Walking through Ephesians, 7

But that is not the way you learned Christ! –assuming that you have heard about him and were taught in him, as the truth is in Jesus, to put off your old self, which belongs to your former manner of life and is corrupt through deceitful desires, and to be renewed in the spirit of your minds, and to put on the new self, created after the likeness of God in true righteousness and holiness. ~Ephesians 4: 20-24

“Are you the one who’s done?” His sweet voice and eyes just asking me to explain why today has gone so horribly wrong, completely sideways of the direction I had wanted this morning. Why is it that now at such an early time I am imposing bedtime for all? I have to honestly look at him and confess, “Yes baby, I’m the one who’s done.” I have had my anger stoked, my annoyance pushed, my anxiety over impending events grown, and I’m stepping out of this day as mommy.

All I can think as I hear happy wrestling sounds from their room as daddy steps in to save the evening is that I never really stopped yesterday. I never stopped to quietly sit with the One who could have changed my heart, changed my attitude, helped me walk the rest of the day with Him. Oh, let me assure you, I was praying most of the day. But my prayers were selfish, whining laments, “God help me. They are so annoying to me” or “Lord, If I hear one more fuss or argument, I don’t know what I’ll do” And just so all confession is out there, I had had my quiet time that morning.

The ugliness doesn’t escape me, it screams at me. I urge humility yet walk pridefully, I encourage gentleness but act roughly both in word and action. My patience was false and a little scary for my people because it was fleeting and a mask over anger. I wanted quiet, I wanted ease, but I didn’t necessarily want truth. The truth is in Jesus. I didn’t want to engage Jesus the way the Spirit was urging me to. Scripture says we must throw off sin that entangles, and the honest truth is that for me, that is often a daily, minute to minute throwing off. It’s bad when my children are gently rebuking me for today and can point to the early moments of the day where I began to embrace the bitterness, wrath, anger and slander (Eph 4:31) They exhibited Ephesians 4:32 SO much better than I could have – they clung to Christ’s forgiveness, and with kindness and tenderheartedness, they walked this sinner clinging to my old self through the day.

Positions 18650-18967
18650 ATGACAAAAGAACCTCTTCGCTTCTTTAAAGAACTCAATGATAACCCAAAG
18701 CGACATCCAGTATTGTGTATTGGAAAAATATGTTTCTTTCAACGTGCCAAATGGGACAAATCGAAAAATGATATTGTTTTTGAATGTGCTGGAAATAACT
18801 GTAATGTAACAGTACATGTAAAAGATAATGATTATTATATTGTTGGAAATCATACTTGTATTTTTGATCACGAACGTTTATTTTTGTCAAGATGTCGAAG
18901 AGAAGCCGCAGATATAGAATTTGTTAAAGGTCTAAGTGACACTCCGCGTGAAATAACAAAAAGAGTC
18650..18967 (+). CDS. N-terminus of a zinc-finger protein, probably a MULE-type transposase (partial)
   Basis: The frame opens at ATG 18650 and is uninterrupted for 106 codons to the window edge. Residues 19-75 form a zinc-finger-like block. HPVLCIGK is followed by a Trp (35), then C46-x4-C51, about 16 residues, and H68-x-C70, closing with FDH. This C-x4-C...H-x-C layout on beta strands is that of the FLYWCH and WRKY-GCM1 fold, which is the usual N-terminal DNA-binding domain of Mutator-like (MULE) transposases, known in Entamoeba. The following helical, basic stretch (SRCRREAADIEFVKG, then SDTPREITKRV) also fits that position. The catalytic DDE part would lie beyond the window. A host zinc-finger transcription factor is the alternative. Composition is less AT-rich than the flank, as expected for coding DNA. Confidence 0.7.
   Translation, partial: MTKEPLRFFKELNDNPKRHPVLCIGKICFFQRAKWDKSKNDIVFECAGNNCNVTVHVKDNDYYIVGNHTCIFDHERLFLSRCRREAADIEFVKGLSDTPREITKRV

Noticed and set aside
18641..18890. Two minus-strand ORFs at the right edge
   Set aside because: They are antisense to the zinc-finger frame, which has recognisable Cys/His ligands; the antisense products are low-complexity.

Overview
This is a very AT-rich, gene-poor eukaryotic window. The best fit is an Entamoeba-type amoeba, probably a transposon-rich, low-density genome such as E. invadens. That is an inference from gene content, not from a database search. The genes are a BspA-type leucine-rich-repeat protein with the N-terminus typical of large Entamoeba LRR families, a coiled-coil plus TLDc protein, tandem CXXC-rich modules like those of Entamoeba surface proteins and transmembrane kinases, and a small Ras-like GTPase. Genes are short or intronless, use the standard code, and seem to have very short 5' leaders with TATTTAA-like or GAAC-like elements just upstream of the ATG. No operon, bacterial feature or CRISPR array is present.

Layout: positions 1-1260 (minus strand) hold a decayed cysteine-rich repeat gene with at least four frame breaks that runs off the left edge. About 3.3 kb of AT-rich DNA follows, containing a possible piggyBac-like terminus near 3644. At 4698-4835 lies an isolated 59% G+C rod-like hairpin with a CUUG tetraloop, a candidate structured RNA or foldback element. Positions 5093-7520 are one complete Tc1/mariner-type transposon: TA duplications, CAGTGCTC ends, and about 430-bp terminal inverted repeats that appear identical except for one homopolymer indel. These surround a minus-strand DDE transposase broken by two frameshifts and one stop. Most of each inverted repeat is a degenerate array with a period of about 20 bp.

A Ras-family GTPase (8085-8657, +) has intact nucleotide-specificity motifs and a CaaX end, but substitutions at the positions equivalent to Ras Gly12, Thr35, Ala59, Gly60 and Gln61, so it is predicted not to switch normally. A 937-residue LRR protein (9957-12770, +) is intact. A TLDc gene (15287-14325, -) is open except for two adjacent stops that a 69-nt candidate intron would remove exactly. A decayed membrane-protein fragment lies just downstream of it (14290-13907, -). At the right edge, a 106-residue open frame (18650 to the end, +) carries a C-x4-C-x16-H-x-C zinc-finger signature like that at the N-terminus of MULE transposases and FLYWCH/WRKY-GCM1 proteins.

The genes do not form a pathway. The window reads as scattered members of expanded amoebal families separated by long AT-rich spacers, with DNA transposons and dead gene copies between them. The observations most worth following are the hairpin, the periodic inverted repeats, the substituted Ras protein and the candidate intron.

So Jesus, once again the old self has to go – I need your peeling touch to yank off even the vestiges today that want to grow back as issues arise. Let me not go back to the old self – the worrying performer who expects perfection and slays with her tongue, pride seeping through every facet of her life. Like Aslan removed the dragon skin, remove my old self. The pain may be intense, but the result is peace and joy and abiding.

To be renewed in the spirit of my mind – this ongoing process of being renovated and reformed as we walk with Him. It’s not a one time event. The bottomless well of God’s grace matches up perfectly with the seemingly limitless ability I have to turn to my own way and be deceived by my former self. Jesus invites us to walk with him, clothed in His righteousness and holiness, not because we have earned these clothes but because He did. His life as the sacrifice for my sin defeated the darkness, alienation, and hardness of heart that is the life of the lost (of the Gentile in this passage.)